Pruning The Boxwood

June 23b 2013 (1)The day the evergreens get pruned at the shop is one of my favorite days in the gardening year.  Mindy from M and M  Flowers comes with a crew; they make a day of it.  The first order of business is the discussion.  Are we pruning as usual?  Is there perhaps a new shape or different direction in mind?

pruning-boxwood.jpgMaking changes to the shape of a boxwood hedge- even an established hedge- is not difficult or impossible.  It just takes time. The spheres at the corners of the parterres have not grown in evenly all around. The west side spheres get more water, as the land drains in that direction.  The east side spheres are planted in what was once asphalt, and they are shaded by the lindens.

pruned-boxwood.jpgThe spheres to the east also suffered a considerable fungal infection that has been very difficult to cure.  Simply put, the conditions for the 4 spheres are not at all equal.  One pair is much larger and more robust than the other.  So there was discussion about a moving towards a different shape at all 4 corners.

boxwood.jpgThe corner spheres could be trimmed as follows.  The bottom of the shrub could be brought into line with the existing rectangular hedge.  The top of the shrub could be pruned as a top-knot, or a smaller sphere that would appear to sit on top of the hedge.  This pruning would take a few years to accomplish, as it means pruning down to old wood.  There would be bare spots that would need to grow in.

green-velvet-boxwoodWe have some time to think this over.  Though I like to wait until the spring growth is fully flushed out before any pruning is done, pruning back to bare wood as the heat of the summer season is imminent is a recipe for burn. Boxwood grows out of winter burn fairly readily, but summer burn is an unsightly state of affairs that persists.

formally-pruned-boxwood.jpgI am not so sure that it bothers me that the spheres do not match.  Perfection is a state that does not really apply to living things.  We may just stay the course. But there is always the option to change course in a landscape.  That just takes planning, and patience.

pruning-evergreen-shrubs.jpgThis hedge has been grown from the species buxus koreana microphylla.  It is a big growing boxwood.  The hedge has been maintained at a height of 32″ and a width of 48″ for a number of years.  Grown in full sun, it readily handles the winter wind and cold weather.  The only danger posed by the winter is when we have heavy snow, the weight of which can crack the woody branches.  Those cracks make the shrub more susceptible to fungal infections.  It’s not always easy to decide whether to remove the snow, or let it be.  Disturbing branches when they are frozen can produce more damage than the snow itself.

pruning-a-boxwood-hedgeKorean boxwood does have a pronounced orangy cast in the winter, a characteristic that is not to everyone’s taste.  Our most important issue is tending a hedge that is in good proportion to the size of the building.  If that large overall size were not so important, “Green Velvet” boxwood maintains its green color all winter, and matures at 3′ by 3′.  “Green Mountain” boxwood is  virtually indistinguishable from Green Velevet, but matures at 4′ tall, and 3′ wide.  “Green Gem” is a good choice, if a more refined leaf and smaller mature size is what your garden needs.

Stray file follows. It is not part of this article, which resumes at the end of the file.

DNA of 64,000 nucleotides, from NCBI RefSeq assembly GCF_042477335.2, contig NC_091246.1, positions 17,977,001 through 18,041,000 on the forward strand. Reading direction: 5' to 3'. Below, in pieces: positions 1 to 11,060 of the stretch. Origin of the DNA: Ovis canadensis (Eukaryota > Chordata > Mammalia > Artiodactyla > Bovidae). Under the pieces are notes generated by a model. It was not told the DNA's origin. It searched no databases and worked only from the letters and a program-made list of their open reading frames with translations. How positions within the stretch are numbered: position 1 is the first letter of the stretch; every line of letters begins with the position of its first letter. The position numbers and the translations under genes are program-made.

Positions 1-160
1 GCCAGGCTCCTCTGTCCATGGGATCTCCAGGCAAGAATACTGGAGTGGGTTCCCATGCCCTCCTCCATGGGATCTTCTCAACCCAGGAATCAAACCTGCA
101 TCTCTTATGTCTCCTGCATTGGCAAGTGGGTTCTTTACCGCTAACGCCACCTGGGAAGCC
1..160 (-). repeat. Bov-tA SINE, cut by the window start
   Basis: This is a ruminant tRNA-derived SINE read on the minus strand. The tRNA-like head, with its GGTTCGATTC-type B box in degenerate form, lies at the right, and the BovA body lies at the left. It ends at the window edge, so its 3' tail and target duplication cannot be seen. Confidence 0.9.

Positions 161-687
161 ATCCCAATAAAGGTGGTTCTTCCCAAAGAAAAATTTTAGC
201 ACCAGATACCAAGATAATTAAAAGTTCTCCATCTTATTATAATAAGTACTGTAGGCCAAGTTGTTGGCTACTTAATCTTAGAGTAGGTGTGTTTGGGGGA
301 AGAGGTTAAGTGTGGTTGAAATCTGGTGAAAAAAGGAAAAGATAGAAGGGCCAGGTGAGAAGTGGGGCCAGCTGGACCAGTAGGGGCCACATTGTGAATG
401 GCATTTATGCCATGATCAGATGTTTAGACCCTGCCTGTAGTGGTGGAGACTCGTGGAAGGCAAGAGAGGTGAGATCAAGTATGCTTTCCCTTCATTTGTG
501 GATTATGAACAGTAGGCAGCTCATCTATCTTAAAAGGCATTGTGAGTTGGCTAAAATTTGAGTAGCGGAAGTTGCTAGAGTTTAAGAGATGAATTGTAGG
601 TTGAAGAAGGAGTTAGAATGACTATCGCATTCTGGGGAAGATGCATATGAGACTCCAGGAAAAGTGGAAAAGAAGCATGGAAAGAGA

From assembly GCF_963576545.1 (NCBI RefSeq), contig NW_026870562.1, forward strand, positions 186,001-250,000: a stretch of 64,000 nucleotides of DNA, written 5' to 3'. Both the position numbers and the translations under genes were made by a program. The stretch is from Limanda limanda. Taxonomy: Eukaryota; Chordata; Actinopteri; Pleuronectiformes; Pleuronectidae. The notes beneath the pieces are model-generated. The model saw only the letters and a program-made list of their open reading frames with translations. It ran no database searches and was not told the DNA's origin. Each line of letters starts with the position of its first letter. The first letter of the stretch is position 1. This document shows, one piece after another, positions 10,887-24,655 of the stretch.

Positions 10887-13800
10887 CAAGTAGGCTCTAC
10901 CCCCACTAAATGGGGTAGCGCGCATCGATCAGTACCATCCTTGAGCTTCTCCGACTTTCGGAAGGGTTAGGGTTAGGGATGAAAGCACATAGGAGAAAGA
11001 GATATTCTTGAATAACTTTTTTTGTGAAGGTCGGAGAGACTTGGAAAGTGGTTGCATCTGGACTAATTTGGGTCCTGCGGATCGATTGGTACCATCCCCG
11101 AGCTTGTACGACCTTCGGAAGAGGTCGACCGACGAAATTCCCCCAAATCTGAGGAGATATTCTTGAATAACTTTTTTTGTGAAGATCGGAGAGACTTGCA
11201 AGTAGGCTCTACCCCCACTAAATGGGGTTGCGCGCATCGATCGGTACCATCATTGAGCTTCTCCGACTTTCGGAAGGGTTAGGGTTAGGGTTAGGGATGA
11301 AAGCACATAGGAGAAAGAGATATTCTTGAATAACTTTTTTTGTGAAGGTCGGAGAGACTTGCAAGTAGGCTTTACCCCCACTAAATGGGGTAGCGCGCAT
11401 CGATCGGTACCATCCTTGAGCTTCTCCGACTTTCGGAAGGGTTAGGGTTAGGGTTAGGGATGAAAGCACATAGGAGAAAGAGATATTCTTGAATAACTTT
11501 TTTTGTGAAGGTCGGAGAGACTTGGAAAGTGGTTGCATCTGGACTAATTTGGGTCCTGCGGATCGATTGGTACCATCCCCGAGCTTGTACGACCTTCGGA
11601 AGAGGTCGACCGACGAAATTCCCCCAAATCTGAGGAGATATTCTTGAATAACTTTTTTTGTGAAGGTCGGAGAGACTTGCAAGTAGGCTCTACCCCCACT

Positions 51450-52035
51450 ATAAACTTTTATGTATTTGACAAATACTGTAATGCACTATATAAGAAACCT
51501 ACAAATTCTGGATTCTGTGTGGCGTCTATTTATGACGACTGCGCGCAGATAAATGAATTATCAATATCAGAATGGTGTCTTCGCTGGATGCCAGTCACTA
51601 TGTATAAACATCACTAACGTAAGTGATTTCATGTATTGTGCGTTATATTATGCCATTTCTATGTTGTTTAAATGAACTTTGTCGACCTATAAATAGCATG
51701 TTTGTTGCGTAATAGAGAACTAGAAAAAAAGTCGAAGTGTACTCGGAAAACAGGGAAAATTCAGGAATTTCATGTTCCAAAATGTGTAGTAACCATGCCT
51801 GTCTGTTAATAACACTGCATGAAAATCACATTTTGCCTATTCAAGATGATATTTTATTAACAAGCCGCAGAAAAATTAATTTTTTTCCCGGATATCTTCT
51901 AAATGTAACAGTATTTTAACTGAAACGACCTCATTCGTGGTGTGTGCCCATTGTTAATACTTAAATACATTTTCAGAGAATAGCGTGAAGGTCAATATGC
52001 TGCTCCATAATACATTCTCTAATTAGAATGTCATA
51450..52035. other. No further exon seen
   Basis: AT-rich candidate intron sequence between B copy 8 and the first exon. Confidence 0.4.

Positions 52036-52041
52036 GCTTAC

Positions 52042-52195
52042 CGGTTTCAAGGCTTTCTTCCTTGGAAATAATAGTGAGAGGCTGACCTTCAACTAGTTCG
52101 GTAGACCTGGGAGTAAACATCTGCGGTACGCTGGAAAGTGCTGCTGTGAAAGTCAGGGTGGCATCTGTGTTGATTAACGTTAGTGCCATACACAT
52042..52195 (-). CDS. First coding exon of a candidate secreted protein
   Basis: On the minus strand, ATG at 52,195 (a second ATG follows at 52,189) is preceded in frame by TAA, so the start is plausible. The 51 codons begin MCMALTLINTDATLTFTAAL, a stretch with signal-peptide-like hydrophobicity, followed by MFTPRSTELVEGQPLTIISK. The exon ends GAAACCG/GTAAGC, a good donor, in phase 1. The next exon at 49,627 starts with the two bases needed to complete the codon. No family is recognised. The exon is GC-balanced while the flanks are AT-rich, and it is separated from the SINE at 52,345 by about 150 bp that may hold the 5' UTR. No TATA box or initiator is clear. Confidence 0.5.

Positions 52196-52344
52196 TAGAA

pruning-the-boxwood.jpgWe lost 2 boxwood in the hedge over this past winter.  We did have one replacement available. In this spot, we went another direction.  We stitched the hedge back together, with a pair of potted boxwoods.

pruning-the-boxwood.jpgThe pruning makes a world of difference in the appearance of this garden.  I am enjoying that change thoroughly.  If you have a boxwood hedge or specimen boxwood plants that ask for a precision pruning, I highly recommend M and M Flowers.  Their work is superb.  248  340  0796.

 

The Pots At Home

scotch-moss.jpgThe last 2 weeks have been wicked busy.  Several extensive landscape projects swung into high gear, at the same time I began planting containers and annual gardens.  There are but 10 of us that produce all of the work. We have done 67 annual and container gardens, with 6 more to go. One landscape project-a brand new house that needed everything from start to finish. The other project-a new pool and pool house needing a landscape.  Needless to say, I have not done much at home.  The bed around the fountain got replanted with scotch moss.  I did get a few of the deck planters planted, so I wouldn’t have to celebrate my birthday looking at pots of dirt.

surfinia-sky-blue-petunias.jpgI have always liked the color purple in the landscape, but I have never made it the focus of my containers.  Last year’s silver and brown containers were my most favorite ever, but I hate to repeat a scheme.  The entire fun of planting annual containers is that you get to chose something new.  Since I already have Princeton Gold maples, Sum and Substance hosta, and now the lime green moss, I thought yellow might be a good companion to the purple.

purple-and-yellow.jpgThere are plenty of purple and yellow annual and tropical plants.  Scaevola and dark purple angelface angelonia are both on the blue purple side.  Yellow thunbergia, is a vine sporting sunny lemon yellow flowers.  The contrast of colors is lively and cheery.  I also like the look of these colors with my yellow brick.  The blue from the sky and the green from the landscape are important colors in any garden scheme.  The sky occupies a lot of square footage overhead.  But the color of a home will influence the look of any color you put next to it.

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But I was interested in something else besides color.  I have always been a proponent of growing plants that are willing and able to grow.  Some plants are not that demanding.  Some plants deliver lots of satisfaction without asking for much in return.  It is easy to become besotted with Vista petunias, as they grow and bloom profusely.  But this year, I thought I would try to grow some plants that would challenge my ability to grow things.  The lime scotch moss-it is hard to grow in larger areas.  Yellow petunias are not that easy either, although this Proven Winner’s variety “citrus” promises be be a better than usualy grower.